Summer Rain: Eight Things We Learned at DGTL Festival

We dry ourselves off and collect our abiding impressions of the first edition of Barcelona's DGTL Festival
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Photo: Kirsten van Santen

Photo: Kirsten van Santen

Last weekend, XLR8R made the journey to one of our favorite cities, Barcelona, to attend the first edition of a new house and techno festival called DGTL. Taking place at the Parc del Forum venue also used by the longstanding Primavera Sound festival, DGTL has clearly been set up to fill what has always been a surprising void in Barcelona's summer. From late May to mid-July the city crackles with activity as Primavera Sound, Sonar, and fabulous weather magnetically attract artists and fans alike to the Catalan capital. But August—a month in which Catalans vacate the city in their droves, and many shops and businesses close down for the whole month—has traditionally been pretty much musical dead time in Barcelona, with underwhelming club and gig lineups and a total lack of electronic festivals. The advent of the now-weekly Piknic Electronik event on Montjuic began to address that in the last few years, and over the last two summers that's been joined by a smattering of one-day events at the stunning El Monasterio venue within the El Poble Espanyol architectural museum.

DGTL looks to be the most serious effort yet to provide the city with something big to look forward to in August, however—and from what I saw last weekend, it has the potential to grow into a cherished yearly institution in its own right. The first edition took place over three stages and featured a reasonably straightforward lineup of crowd-pleasing big-hitters (Dixon, John Talabot, Ben Klock, Maceo Plex, Henrik Schwarz), alongside locals such as Paco Osuna and DJ Fra and the odd (relative) curveball in the shape of Boddika and Pearson Sound. The festival was largely a success despite some bizarrely inclement weather, and below are eight of the strongest impressions I took away from the weekend.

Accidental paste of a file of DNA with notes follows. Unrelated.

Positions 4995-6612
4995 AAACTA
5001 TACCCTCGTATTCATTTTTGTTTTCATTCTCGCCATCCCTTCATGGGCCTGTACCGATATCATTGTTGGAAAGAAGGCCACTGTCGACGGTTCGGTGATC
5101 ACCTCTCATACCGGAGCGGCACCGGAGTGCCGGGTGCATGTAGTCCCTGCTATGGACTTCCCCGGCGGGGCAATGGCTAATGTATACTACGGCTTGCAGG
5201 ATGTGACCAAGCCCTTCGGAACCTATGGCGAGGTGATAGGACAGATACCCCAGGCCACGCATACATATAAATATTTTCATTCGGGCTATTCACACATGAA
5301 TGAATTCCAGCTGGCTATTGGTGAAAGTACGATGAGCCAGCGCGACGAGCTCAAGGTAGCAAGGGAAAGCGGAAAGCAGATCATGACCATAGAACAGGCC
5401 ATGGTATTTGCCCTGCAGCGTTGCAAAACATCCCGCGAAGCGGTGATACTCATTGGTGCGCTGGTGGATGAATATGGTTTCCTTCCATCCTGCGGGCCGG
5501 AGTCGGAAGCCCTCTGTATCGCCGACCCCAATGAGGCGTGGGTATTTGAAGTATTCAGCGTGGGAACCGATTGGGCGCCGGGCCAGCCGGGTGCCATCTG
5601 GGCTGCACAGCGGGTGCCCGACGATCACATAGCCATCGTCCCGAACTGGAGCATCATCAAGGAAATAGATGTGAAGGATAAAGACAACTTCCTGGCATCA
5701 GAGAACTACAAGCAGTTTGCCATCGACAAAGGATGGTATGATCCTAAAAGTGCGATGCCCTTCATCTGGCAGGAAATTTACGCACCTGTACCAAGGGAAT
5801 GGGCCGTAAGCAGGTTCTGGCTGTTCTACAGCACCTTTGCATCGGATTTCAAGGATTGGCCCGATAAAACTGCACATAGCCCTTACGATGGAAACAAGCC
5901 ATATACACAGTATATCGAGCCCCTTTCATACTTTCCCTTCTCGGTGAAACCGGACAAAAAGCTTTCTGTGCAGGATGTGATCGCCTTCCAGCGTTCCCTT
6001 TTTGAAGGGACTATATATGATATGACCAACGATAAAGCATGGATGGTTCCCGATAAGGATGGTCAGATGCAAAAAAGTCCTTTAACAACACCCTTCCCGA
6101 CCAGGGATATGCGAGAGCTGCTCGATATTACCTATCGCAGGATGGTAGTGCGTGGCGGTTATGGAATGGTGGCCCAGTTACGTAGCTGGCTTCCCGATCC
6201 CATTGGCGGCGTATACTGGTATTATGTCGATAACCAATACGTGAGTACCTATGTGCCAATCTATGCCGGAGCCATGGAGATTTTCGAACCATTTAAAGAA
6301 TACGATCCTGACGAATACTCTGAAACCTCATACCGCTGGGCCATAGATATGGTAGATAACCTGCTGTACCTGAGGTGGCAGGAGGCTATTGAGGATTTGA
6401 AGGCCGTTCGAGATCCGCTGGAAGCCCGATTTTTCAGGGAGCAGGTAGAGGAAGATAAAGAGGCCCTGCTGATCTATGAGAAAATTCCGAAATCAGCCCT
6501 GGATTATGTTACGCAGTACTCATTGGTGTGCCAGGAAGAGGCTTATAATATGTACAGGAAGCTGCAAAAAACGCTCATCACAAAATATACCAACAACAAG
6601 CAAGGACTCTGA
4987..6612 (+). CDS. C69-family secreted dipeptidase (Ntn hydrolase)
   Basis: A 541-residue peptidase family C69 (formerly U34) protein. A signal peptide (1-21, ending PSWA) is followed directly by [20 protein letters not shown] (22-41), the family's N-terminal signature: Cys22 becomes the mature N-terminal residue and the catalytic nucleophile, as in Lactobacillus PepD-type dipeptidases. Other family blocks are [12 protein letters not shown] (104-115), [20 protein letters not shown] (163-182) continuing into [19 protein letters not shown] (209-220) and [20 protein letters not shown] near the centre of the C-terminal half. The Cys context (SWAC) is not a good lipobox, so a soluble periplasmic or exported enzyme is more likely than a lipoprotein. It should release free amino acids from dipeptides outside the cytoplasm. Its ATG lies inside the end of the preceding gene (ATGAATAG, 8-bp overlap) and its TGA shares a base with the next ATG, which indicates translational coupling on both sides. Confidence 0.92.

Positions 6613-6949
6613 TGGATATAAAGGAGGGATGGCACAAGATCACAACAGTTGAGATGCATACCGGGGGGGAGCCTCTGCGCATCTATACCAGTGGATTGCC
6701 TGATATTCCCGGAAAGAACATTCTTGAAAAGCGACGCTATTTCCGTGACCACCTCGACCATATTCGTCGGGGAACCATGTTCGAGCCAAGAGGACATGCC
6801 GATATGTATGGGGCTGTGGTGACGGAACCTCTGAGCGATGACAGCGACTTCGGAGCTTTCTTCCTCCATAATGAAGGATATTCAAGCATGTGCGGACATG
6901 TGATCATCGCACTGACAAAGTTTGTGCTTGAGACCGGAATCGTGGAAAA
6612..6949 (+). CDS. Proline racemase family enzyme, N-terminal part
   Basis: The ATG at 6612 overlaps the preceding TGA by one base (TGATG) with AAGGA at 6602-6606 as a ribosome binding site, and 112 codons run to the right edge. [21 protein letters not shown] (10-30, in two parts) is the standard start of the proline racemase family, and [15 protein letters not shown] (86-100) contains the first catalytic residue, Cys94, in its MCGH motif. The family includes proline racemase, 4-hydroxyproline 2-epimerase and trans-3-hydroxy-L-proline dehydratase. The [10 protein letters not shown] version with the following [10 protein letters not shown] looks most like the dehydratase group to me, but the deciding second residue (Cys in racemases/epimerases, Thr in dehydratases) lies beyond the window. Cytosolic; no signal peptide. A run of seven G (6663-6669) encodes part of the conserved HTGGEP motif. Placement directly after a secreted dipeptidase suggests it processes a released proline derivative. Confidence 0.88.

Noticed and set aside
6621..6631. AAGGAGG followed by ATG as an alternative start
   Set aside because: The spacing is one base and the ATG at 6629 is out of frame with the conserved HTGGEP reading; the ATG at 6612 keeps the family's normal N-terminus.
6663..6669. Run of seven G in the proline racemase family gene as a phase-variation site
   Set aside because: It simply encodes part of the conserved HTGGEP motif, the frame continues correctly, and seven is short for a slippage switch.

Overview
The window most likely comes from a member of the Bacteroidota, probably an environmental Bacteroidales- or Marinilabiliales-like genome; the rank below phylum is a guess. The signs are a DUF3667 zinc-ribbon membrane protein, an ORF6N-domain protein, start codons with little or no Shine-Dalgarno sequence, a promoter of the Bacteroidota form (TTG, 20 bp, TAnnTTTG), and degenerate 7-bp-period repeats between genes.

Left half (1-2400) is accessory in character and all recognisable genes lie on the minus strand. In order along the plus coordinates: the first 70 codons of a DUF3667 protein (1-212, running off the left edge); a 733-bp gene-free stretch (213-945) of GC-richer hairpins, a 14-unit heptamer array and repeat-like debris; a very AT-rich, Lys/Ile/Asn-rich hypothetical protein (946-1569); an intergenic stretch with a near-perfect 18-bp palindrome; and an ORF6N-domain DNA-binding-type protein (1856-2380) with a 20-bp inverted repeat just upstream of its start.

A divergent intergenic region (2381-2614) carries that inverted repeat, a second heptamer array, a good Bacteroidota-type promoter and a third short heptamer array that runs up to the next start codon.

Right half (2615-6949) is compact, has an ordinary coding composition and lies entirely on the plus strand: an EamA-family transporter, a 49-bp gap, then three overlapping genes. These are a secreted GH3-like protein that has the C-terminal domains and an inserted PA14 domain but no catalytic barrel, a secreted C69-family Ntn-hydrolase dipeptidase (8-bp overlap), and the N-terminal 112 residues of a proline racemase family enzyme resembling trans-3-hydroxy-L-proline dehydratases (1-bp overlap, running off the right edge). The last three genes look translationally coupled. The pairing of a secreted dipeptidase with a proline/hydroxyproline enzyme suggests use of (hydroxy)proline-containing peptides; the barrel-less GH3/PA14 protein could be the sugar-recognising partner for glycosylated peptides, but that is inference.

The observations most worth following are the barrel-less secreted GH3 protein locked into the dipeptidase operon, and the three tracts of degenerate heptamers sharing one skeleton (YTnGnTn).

The previous experience of DGTL's team ensured a remarkably smooth first edition for the festival.
The first editions of festivals can be shaky affairs in lots of ways, the promoters thrust into the organizational deep end with inevitable negative results. DGTL was different because the people behind it already have a ton of experience of putting on festivals and events in their native Netherlands, and clearly know what they're doing as a result. In pretty much every way (they couldn't control the weather, so we'll let them off with Saturday's downpour), DGTL ran smoothly, from the queue-free cashless bars and good food options to the provision of a covered stage during the worst of the rain on Saturday night. Aesthetically, the festival also seemed to have hit the ground running, with use of hulking shipping containers, interesting overhead meshing features and some amazing wire sculptures leaving the impression of a festival with an already-complete identity, and its strong recycling ethos went down well in a city with an increasingly strong recycling ethos of its own. It never hurts to send customers away satisfied from the get-go, and DGTL largely managed to do that.

Photo: Kirsten van Santen

Photo: Tom Doms

Parc del Forum can work on a scaled-back basis.